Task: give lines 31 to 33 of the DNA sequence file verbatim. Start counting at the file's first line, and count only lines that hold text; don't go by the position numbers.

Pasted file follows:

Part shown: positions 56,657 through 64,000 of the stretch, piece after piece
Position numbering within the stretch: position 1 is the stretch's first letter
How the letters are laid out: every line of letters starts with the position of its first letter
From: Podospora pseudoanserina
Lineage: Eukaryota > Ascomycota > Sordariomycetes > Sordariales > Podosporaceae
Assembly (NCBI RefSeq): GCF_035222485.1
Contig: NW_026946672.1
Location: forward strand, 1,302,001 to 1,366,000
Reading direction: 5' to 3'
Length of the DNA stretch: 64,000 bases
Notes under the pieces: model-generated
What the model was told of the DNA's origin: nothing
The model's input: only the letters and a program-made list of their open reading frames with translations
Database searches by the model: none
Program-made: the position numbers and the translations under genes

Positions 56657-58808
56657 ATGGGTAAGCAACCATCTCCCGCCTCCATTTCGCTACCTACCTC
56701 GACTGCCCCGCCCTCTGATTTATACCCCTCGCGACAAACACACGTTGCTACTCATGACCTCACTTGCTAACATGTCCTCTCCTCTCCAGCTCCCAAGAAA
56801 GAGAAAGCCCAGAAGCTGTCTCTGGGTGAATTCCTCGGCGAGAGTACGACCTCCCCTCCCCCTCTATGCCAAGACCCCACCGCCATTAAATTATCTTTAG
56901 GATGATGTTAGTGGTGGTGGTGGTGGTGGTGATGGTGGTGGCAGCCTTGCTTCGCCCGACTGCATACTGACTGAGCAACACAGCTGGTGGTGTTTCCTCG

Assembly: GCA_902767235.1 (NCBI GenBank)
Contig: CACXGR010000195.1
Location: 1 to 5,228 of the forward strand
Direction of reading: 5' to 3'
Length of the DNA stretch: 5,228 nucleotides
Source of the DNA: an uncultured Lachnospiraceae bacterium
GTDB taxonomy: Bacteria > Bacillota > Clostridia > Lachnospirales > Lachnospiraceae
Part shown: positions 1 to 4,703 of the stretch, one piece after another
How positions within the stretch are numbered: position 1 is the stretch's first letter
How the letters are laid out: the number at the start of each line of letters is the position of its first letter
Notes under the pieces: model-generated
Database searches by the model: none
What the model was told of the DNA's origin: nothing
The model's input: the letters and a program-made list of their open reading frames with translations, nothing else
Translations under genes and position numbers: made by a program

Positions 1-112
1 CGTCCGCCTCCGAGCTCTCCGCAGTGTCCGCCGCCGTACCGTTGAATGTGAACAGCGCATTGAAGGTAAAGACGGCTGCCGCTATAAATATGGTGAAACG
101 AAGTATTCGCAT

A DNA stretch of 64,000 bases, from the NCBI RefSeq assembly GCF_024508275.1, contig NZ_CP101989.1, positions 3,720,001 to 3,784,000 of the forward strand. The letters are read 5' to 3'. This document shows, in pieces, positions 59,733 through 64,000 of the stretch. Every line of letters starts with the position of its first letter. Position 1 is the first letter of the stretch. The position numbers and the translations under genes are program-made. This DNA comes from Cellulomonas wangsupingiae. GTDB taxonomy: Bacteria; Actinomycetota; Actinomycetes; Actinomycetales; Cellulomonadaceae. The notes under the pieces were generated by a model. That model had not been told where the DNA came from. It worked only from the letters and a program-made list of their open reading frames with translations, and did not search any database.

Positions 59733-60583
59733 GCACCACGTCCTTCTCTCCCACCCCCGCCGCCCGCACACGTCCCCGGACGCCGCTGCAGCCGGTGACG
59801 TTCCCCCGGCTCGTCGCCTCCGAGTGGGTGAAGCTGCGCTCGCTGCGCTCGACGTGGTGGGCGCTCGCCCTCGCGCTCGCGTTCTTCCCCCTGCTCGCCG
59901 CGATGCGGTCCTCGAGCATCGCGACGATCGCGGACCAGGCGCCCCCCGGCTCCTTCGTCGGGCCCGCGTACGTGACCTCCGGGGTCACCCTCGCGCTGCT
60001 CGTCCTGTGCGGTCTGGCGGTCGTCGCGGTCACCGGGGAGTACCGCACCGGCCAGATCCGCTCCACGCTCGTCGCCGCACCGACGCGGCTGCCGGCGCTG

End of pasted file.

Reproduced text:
Notes under the pieces: model-generated
Database searches by the model: none
What the model was told of the DNA's origin: nothing